Management of Patients With Bicuspid Aortic Valve Disease

  • Todd L. Kiefer
  • Andrew Wang
  • G. Chad Hughes
  • Thomas M. Bashore
Valvular, Myocardial, Pericardial, and Cardiopulmonary Diseases (Patrick O’Gara and Akshay Desai, Section Editors)

Opinion statement

Our approach to the management of the patient with a bicuspid aortic valve (BAV) takes several factors into consideration. First, is the dysfunction of the valve due to aortic stenosis (AS), aortic regurgitation (AR), or a combination of stenosis and regurgitation, and what is the severity? Next, is there aortic dilation in any of the regions (sinuses of Valsalva, sinotubular junction, tubular ascending aorta, or transverse arch) discussed in this article. In general, we follow patients with a BAV and moderate valve dysfunction (AS or AR) with yearly surveillance transthoracic echocardiography for left ventricular function, jet velocity, gradient, and valve area with AS, whereas left ventricular (LV) function and LV dimensions are monitored for patients with AR. In addition, yearly clinical evaluation for change in symptom status or functional capacity is critical. More recently, we have utilized NT-pro BNP levels to help assess patients, particularly those in whom the anatomic severity does not match the clinical symptoms (ie, the valve severity appears mild but the patient is complaining of symptoms or the valve severity seems significant but no symptoms are noted). All patients with a bicuspid valve should have evaluation of the aorta with a MRI or CT angiography at some point, as 50% of BAV patients have aortic root involvement. At our institution, cardiac MRI is preferred unless there is a contraindication, particularly in younger patients, given the cumulative radiation exposure from surveillance CT scans. Cardiac MRI also provides the added benefit of information regarding LV function, LV dimensions, and assessment of valve stenosis/regurgitation severity, thus obviating the need for echocardiographic data in those being followed with serial cardiac MRI. For those with no aortic dilatation, we tend to use only echocardiography for follow-up. For patients with mild aortic dilation, surveillance aortic imaging is usually performed every 3–5 years. However, for those with greater degrees of aortic dilation (aortic diameters >4.0 cm) or notable interval change in dimensions, then aortic imaging every year is conducted. For young adult patients with isolated aortic stenosis, balloon aortic valvuloplasty is often an effective and temporizing treatment option. In older patients with aortic stenosis or those with AR, aortic valve replacement, with or without a surgery on the aorta depending on whether concomitant dilation (aortic diameter >4.5 cm) of the aorta is present, is the preferred management strategy. In a few patients, surgery on the aortic alone may be indicated if the maximal diameter exceeds 5.0 cm.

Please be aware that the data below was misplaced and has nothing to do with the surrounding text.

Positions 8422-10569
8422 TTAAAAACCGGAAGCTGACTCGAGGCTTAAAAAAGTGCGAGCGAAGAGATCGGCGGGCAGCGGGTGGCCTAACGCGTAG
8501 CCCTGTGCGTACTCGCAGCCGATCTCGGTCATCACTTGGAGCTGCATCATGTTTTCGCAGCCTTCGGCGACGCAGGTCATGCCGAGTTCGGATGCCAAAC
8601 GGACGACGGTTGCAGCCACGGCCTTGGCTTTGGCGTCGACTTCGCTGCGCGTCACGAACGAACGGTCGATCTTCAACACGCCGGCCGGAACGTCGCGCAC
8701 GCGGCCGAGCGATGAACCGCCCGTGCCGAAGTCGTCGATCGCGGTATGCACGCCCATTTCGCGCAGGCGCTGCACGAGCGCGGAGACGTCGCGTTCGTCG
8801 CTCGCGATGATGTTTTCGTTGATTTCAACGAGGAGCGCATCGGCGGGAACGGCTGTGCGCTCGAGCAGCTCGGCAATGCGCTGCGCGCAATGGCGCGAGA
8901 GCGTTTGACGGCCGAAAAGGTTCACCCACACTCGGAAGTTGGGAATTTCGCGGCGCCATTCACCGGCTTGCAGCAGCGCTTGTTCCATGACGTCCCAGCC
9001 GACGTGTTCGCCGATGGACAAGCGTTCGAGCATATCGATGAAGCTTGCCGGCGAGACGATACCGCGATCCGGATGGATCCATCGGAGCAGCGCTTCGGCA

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Copyright information

© Springer Science+Business Media, LLC 2011

Authors and Affiliations

  • Todd L. Kiefer
    • 1
  • Andrew Wang
    • 1
  • G. Chad Hughes
    • 1
  • Thomas M. Bashore
    • 1
  1. 1.Duke Medical CenterDurhamUSA

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